Alzheimer's Disease

How does the entertainment industry include people with disabilities?

It’s been said that movies reflect life in a way that’s truer than any other art form.

If so, people with disabilities must be riding a crest of popularity.

Did you notice that both “Best Actor” and “Best Actress” in leading role awards at the recent Oscars were presented to movie stars portraying people with disabilities?

Eddie Redmayne was fabulous as the amazing Stephen Hawking in “The Theory of Everything.” Redmayne described himself as “the custodian” of the award for Hawking, his family, and all people around the world battling the neurodegenerative disease amyotrophic lateral sclerosis (ALS).

Julianne Moore was magnificent in “Still Alice,” a professor with early-onset Alzheimer’s disease who struggles to stay connected with who she was as her cognitive abilities evaporate. The movie is based on the best-selling novel by Lisa Genova.

Improving the entertainment experience for people with disabilities was also the focus of a campaign launched via commercial during the 2015 Oscars.

The first-ever national advertisement by cable-giant Comcast promoted the company’s new talking guide that reads titles and selections aloud to help people with visual impairments surf through TV listings, program digital video recordings and browse video-on-demand options.

The 60-second ad directed viewers to a short documentary online about a sooooo sweet seven-year-old girl, Emily, who has been blind since birth, but loves watching the movie “The Wizard of Oz” nonetheless. See emilysoz.com.

In the documentary, “Emily’s Oz,” the girl describes how she imagines characters in the story look, and a cast and crew working to create Emily’s vision for viewers with sight.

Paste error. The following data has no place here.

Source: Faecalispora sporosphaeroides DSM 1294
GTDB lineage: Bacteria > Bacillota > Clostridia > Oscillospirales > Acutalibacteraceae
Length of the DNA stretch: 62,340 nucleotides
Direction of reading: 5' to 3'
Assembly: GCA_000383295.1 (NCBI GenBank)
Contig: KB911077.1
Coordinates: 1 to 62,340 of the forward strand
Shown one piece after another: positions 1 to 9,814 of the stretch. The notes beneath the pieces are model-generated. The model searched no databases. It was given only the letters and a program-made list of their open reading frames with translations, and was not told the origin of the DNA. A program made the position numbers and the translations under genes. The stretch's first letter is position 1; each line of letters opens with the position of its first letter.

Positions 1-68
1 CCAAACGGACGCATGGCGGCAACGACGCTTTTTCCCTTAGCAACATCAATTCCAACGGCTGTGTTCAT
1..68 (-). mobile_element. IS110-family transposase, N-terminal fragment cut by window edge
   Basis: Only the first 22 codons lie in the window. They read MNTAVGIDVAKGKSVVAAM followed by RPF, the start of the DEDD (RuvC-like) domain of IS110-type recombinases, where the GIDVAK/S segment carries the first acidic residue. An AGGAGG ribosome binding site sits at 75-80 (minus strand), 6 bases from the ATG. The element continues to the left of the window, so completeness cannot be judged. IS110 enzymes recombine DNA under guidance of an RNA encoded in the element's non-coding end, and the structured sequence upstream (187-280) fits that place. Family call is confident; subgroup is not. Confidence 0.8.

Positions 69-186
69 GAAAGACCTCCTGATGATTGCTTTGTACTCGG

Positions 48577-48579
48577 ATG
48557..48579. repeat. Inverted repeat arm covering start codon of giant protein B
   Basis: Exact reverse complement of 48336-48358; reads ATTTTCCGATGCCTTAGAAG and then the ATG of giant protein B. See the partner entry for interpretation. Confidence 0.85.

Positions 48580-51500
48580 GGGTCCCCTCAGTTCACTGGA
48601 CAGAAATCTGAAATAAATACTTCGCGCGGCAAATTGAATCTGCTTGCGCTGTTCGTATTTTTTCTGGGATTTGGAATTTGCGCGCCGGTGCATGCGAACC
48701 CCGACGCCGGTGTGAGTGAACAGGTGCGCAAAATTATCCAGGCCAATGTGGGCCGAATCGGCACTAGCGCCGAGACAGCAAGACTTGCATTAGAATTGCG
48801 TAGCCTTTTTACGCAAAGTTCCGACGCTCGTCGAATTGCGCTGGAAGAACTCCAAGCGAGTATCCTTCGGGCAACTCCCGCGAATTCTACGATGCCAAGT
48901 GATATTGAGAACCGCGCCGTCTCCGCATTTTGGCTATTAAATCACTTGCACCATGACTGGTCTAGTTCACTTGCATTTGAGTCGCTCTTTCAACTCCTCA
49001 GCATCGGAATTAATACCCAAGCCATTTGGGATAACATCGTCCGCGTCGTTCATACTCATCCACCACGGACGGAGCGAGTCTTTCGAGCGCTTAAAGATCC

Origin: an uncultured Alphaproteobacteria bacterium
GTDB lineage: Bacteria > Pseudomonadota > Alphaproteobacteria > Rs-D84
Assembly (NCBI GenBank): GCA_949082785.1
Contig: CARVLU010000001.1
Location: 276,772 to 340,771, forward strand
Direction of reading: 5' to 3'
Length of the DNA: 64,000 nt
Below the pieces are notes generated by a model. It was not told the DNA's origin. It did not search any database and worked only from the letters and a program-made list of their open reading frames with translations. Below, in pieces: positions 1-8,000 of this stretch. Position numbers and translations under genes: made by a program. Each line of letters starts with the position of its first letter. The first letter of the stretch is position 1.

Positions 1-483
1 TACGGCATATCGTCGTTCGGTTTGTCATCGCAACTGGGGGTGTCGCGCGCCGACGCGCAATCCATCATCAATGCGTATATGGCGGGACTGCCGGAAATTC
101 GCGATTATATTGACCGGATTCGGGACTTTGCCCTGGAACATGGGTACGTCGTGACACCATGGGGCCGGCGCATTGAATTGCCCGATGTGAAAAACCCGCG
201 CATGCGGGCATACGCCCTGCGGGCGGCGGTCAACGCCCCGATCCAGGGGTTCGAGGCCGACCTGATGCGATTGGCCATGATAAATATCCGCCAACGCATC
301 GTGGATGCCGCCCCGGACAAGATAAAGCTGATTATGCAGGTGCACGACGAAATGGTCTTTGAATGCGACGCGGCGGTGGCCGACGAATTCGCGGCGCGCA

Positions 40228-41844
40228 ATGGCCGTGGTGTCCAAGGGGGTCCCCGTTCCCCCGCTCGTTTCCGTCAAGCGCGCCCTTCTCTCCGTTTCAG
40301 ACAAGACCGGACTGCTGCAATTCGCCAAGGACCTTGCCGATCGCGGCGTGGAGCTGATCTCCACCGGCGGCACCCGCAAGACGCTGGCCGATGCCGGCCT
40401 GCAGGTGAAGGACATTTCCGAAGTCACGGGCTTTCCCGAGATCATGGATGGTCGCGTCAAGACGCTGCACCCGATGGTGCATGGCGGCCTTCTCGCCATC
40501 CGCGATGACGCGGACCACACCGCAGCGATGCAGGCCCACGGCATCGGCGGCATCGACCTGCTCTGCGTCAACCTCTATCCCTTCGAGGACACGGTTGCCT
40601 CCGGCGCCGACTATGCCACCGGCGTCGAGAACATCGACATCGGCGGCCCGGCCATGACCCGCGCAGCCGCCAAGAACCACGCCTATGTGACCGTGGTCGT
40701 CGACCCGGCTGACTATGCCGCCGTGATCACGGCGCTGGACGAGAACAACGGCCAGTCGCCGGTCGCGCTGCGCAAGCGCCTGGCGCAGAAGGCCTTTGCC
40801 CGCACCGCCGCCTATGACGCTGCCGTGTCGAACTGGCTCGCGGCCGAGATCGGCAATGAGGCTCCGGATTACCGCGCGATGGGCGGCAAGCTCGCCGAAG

If you haven’t seen “Emily’s Oz,” please watch. You’ll find yourself celebrating the diversity in a shared human experience.

A minute’s worth of TV advertising during the Academy Awards usually costs about $4 million, but Comcast officials said it hoped to inspire a national conversation about improving access to entertainment for people with disabilities.

In addition to helping the blind, the talking guide could be easier for senior citizens and people with reading disabilities to use, they said.

Features that help people with disabilities tend to be applicable, and acceptable, to able-bodied users, too. That’s the beauty of universal design.

Comcast will also be rolling out a voice-controlled remote later this year.

Amazon.com’s cloud-based Fire TV streaming box also has a voice search option. DirecTV has a smartphone app that allows TV viewers to navigate its program guide by speaking.

Movies can be a powerful way to open eyes and change attitudes in popular culture. Evidence is the ReelAbilities Film and Arts Festivals, which are hosted by disability organizations in 15 cities nationwide, including Chicago, Cincinnati and Columbus. See http://www.reelabilities.org.

These festivals feature award-winning movies by and about people with disabilities. Don’t attend expecting to see Hollywood Blockbuster movies you can catch at a your local multiplex. The emphasis is on excellent independent films.

Let’s compile a list of good movies that fairly portray living with a chronic or age-related disability. (“Forrest Gump,” a terrific allegory, doesn’t really live up to the second requirement.)

We can add these movies to our watch lists on Amazon Prime and Netflix, or borrow them from the library.

Here are some favorites to get us started:

  • Children of a Lesser God (hearing)
  • Scent of a Woman (sight)
  • Soul Surfer (amputation)
  • I Am Sam (cognitive disability)
  • A Beautiful Mind (schizophrenia)
  • My Left Foot (cerebral palsy)
  • Rory O’Shea Was Here (cerebral palsy)
  • Iris (Alzheimer’s Disease)
  • Rain Man (autism spectrum)
  • Extremely Loud and Incredibly Close (autism spectrum)
  • The Curious Case of Benjamin Button (aging)
  • Robot and Frank (aging)

Add your favorites in the comments section. And, if you think “Forrest Gump” deserves to be on the list, say that, too.

Thoughts on First Person Language

 As a child, I concluded that intriguing people had disabilities.  

There was the mysterious hero of “To Kill a Mockingbird” Boo Radley – who probably was on the autistic spectrum, or maybe was just a recluse. I cheered the transformations of Clara (Heidi) and Colin (The Secret Garden), kid-invalids whose health and dispositions improved with friendship, sunlight and fresh air. And who didn’t adore Corky in the TV series “Life Goes On”?